Former Indian Administrative Service (IAS) officer Anil Swarup on Thursday termed decision making as the first victim of Comptroller and Auditor General (CAG) report on the allocation of coal blocks made between 2004 and 2010.
In an interview to CNBC-TV18, Swarup said grandstanding by CAG on coal scam has put a lot of sincere officers like Harish Gupta in serious trouble.
“I am glad that the current government has changed the law. Earlier, the law was Section 13(1)(d) of the Prevention of Corruption Act, you could be held liable irrespective of the fact whether there was any malafide or not and it was crazy and civil servants are being hounded for that,” he said.
Further, Swarup said, “My contention is that if there is a wrong, nail that wrong but don’t come up with generic figures like there is a notional loss of so many crore and what is the calculation? You look at an average cost of mining. Mining cost varies from Rs 400 to Rs 4,000, how can you average it at Rs 590? Look at the comparisons that are made. So, someone probably didn’t have the time or did not want to go into the details of it and came up with conclusions with devastating consequences on governance apart from anything else."
Calling bureaucracy as the visible part of the executive arm of the government, Swarup said good work by bureaucrats are not highlighted, but all the negative things about civil services are known to the public.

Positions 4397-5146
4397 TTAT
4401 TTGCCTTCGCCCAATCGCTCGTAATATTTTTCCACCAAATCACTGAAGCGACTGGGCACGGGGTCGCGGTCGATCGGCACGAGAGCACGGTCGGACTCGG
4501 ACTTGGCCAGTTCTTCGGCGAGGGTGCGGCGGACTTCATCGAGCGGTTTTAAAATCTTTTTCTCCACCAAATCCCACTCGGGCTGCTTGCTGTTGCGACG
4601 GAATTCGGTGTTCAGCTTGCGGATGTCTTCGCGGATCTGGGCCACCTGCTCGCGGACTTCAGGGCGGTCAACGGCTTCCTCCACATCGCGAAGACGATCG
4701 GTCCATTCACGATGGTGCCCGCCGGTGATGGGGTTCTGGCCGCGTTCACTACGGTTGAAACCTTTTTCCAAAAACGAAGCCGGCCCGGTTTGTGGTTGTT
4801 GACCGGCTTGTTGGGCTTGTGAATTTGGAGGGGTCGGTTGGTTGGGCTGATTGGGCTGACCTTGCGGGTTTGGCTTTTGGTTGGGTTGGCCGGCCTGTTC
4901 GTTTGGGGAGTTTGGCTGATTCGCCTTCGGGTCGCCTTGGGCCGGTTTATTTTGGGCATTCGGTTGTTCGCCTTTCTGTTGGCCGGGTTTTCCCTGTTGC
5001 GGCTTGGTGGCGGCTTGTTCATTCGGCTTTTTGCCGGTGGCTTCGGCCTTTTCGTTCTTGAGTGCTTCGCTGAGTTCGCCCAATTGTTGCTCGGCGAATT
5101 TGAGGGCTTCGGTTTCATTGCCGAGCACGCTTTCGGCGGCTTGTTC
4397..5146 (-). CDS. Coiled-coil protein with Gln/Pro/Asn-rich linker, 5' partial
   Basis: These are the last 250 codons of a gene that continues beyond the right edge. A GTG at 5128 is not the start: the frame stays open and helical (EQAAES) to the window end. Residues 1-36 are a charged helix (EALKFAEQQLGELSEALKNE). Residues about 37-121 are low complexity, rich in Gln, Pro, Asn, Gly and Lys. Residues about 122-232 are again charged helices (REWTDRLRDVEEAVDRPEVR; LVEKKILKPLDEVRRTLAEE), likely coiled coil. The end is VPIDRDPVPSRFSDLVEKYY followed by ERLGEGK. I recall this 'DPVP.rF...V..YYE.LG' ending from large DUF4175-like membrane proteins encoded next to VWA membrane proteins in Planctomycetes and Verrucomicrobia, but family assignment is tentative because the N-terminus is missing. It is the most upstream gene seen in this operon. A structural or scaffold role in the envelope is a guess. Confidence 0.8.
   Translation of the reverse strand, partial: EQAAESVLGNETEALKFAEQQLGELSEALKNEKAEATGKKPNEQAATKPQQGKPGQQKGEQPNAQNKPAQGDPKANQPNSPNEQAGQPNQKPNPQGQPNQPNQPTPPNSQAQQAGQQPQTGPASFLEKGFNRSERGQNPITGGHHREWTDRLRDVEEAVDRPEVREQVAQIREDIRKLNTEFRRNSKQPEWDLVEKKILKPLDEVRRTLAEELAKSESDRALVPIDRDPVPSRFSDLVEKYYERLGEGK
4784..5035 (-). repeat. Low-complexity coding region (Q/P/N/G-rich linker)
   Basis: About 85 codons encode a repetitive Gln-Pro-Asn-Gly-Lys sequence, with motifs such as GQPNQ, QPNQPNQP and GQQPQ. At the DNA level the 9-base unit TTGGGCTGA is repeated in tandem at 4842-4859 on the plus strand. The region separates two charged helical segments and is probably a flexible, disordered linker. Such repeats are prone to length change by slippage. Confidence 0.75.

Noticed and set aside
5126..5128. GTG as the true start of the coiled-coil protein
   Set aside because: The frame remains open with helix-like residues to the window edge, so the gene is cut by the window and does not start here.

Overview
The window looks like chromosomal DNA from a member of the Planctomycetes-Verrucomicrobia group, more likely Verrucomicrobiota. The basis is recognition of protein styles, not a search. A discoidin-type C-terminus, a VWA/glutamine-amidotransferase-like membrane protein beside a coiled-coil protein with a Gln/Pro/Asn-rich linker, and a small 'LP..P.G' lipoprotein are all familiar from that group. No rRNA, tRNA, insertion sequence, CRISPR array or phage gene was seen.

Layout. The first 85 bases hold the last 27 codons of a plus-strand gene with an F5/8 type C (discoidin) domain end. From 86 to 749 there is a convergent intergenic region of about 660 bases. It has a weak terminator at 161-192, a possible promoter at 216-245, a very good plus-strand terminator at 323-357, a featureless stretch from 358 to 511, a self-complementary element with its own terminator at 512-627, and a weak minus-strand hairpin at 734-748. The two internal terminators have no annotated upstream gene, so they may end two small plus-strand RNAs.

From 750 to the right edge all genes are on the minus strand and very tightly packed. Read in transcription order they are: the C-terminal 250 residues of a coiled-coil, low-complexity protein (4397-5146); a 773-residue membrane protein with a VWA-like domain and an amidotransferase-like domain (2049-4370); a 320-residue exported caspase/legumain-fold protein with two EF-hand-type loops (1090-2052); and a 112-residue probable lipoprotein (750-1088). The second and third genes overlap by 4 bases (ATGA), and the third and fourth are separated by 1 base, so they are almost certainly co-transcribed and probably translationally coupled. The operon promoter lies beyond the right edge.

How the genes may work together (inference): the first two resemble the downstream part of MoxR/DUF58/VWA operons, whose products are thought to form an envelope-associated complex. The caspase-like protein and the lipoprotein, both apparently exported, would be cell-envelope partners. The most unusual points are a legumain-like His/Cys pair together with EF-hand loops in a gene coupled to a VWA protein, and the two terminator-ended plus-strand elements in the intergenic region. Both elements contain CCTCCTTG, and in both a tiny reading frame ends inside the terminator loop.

Swarup said his remedy for change includes a ‘less is more’ approach to policy announcements and a much more effective outcome-based execution plan.
Swarup's new book, Not Just a Civil Servant, does some plain speaking about the shortcomings of the political class that uses the lethal weapon of transfers to tame the bureaucracy.
On the anti-incumbency factor, Swarup said, "The biggest problem is creating expectations. People do have expectations and these political parties have this habit of creating those expectations by making announcements, in which some were not practical. So, when it does not happen, someone has to be blamed."
"Of course, politicians take the blame, but also bureaucrats share it. You must have funds to back an idea, you must have the infrastructure to back the idea and you must have the logistic support to back an idea. But when it is election time, they forget about all that and they announce it. Then someone has to carry that cross and some of it's carried by the civil servants," he added.